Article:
A few days ago, we had discussed, what is the best way to invest in Nifty Next 50 Index? and among the 8 choices available to invest in the Nifty Next 50 Index – which by now most readers should recognise as a high-risk, potential high-reward, hard to beat index – we had singled out three. These are Reliance ETF Junior BeEs, ICICI Nifty Next 50 Index fund and the recently launched UTI Nifty Next 50 Index fund. In this post, I compare the tracking errors of Junior BeEs and the ICICI index fund.
This is in response to a comment on twitter (I forget now, who) that one should consider the tracking error before choosing an index fund. I am not a fan of the tracking error, I explain why and also provide an easier-to-understand alternative.
What is tracking error?
We know that an index fund or ETF returns should be close to that of the underlying index. The tracking error is a measure of how closely the fund/ETF tracks the index. Higher the tracking error, poorer the tracking.
What are the causes behind tracking error?
The following is sourced from the excellent introduction to tracking error by the NSE As we shall see below the following sources of tracking error ignore one important aspect that affects ETF investors.
1: All Index funds and ETFs hold about 5% cash or in short-term bonds to meet redemption requests (Even in ETFs it is possible to sell and buy directly with the AMC if units are large enough in number)
2: expenses which are inevitable to run a fund
3: If the individual stocks hit upper and lower circuits the fund will have trouble mimicking the index soon enough.
4: Corporate Actions by individual stocks may result in additional buying and selling resulting in higher expenses. Any delay in the realignment of fund portfolio weights with that of the index will cause tracking errors. One common example is a delay in the reinvestment of stock dividends.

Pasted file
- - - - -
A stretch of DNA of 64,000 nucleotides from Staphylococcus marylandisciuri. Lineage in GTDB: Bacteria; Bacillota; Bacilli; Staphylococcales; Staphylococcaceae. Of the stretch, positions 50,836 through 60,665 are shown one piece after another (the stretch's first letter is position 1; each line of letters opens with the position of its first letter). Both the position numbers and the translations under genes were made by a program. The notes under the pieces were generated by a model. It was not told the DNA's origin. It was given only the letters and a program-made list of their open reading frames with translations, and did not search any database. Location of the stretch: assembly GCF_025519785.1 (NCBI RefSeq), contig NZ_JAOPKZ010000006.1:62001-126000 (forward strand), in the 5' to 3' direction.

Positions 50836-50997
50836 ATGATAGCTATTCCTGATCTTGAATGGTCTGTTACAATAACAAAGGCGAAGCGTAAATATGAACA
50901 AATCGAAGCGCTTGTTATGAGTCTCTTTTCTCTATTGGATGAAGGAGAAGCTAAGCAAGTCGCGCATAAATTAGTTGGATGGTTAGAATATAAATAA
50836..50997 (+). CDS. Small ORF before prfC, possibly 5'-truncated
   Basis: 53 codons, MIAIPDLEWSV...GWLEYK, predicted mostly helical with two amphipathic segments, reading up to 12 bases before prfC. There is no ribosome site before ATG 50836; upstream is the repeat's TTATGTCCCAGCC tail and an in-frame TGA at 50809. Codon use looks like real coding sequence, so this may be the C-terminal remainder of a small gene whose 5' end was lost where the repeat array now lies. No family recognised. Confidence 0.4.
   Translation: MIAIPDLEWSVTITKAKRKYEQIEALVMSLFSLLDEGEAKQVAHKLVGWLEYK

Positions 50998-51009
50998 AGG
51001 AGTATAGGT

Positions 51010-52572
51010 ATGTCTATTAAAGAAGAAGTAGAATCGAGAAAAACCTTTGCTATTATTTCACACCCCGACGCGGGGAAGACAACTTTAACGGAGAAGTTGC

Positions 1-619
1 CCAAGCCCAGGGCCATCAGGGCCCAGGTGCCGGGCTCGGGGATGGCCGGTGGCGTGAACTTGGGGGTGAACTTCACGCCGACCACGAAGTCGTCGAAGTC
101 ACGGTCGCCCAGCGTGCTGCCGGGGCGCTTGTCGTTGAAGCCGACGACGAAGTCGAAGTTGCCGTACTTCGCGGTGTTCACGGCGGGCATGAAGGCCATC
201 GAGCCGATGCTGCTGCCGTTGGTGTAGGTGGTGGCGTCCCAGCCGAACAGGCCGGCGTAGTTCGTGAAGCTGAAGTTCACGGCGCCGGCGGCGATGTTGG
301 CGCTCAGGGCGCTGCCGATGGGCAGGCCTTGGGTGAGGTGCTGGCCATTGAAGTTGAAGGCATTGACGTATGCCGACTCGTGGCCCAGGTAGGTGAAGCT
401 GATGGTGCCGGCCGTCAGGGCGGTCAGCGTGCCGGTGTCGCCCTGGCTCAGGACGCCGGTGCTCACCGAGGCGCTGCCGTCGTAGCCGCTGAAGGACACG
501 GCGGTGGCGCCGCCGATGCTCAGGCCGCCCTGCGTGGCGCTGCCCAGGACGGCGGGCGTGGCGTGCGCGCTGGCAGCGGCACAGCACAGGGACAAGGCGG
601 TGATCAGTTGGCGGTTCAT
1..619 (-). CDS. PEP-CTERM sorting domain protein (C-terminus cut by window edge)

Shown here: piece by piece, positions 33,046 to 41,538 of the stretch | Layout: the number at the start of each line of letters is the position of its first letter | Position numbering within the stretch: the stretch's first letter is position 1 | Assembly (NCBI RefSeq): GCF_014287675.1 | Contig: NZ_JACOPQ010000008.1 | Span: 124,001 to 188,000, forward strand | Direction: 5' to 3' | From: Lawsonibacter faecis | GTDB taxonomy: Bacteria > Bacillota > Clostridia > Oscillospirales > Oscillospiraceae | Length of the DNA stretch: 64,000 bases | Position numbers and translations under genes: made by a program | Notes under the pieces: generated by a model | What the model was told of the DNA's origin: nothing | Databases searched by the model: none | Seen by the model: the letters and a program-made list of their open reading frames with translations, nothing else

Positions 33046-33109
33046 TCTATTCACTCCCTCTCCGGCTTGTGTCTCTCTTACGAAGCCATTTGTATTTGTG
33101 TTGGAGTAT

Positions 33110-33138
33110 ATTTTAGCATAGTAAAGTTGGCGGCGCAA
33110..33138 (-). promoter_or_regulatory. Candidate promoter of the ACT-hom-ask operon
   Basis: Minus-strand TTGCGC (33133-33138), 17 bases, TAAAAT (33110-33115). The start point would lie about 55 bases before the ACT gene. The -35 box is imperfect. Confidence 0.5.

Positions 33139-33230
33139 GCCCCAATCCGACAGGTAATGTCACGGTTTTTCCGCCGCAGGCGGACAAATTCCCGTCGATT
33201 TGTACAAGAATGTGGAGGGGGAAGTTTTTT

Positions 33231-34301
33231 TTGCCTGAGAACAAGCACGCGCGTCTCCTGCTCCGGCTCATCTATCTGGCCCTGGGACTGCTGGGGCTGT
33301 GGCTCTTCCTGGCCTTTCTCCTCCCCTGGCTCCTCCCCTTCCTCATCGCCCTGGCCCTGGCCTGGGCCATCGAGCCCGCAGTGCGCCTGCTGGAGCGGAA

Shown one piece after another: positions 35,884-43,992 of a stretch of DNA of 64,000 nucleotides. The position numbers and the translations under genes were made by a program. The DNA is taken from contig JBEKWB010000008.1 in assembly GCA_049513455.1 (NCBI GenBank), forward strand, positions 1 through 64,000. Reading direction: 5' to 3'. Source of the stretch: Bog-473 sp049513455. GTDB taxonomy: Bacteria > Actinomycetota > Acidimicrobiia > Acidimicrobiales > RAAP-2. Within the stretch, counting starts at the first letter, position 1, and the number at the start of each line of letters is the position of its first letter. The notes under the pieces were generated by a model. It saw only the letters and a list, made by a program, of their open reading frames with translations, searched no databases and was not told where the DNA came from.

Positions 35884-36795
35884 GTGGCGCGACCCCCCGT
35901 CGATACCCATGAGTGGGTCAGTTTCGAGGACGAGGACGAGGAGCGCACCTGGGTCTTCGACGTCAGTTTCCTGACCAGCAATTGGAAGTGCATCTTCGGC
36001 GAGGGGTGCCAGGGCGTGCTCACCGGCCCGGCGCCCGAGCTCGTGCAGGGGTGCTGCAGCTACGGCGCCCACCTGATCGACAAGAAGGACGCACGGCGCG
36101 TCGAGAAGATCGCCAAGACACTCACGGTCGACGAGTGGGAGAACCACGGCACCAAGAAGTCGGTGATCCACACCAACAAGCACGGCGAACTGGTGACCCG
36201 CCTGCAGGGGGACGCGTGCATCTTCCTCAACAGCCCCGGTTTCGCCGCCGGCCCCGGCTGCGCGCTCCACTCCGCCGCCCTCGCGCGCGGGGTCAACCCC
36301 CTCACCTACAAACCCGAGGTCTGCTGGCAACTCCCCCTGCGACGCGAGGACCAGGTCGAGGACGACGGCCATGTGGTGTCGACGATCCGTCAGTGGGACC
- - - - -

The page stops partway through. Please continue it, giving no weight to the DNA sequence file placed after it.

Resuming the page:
5: Rounding off errors while determining weights.
Fund managers use futures contracts, stock lending and short-term bonds to offset the return loss from tracking errors, but a full offset is obviously not possible.
What is the definition of tracking error?
1: Choose the total returns index for comparison with the fund or ETF.
2: Compute the daily returns of the total returns index and the fund/ ETF. For the fund obviously, the NAV is used. Unfortunately for the ETF too, the NAV is used by many. This, as I show below, can be quite misleading.
3: Compute the daily difference in return between the fund/ETF and the index. This will usually negative as the fund/ETF has expenses.
4: Calculate the standard deviation of the daily difference. This is a measure of how much each daily return deviates from the average. Higher the standard deviation, higher the deviation of the fund/ETF return from index return
5: Annualized the standard deviation by multiplying by the square root of the number of trading days in a year. We have about 15-16 trading holidays in addition to weekends. So I assume 250 trading days in a year. The square root stems from Einstein’s paper on Brownian motion (the random motion of dust in water). See this for a simple discussion
6: The final answer: (√250)x daily standard deviation = tracking error.
ICICI Nifty Next 50 Index Fund vs Reliance ETF Junior BeEs
So let us now begin our comparison of these two funds. The UTI Nifty Next 50 Index fund, although promising is too young for any kind of analysis. However, since it has lower expenses than the ICICI fund, its tracking error should be reasonable if not lower.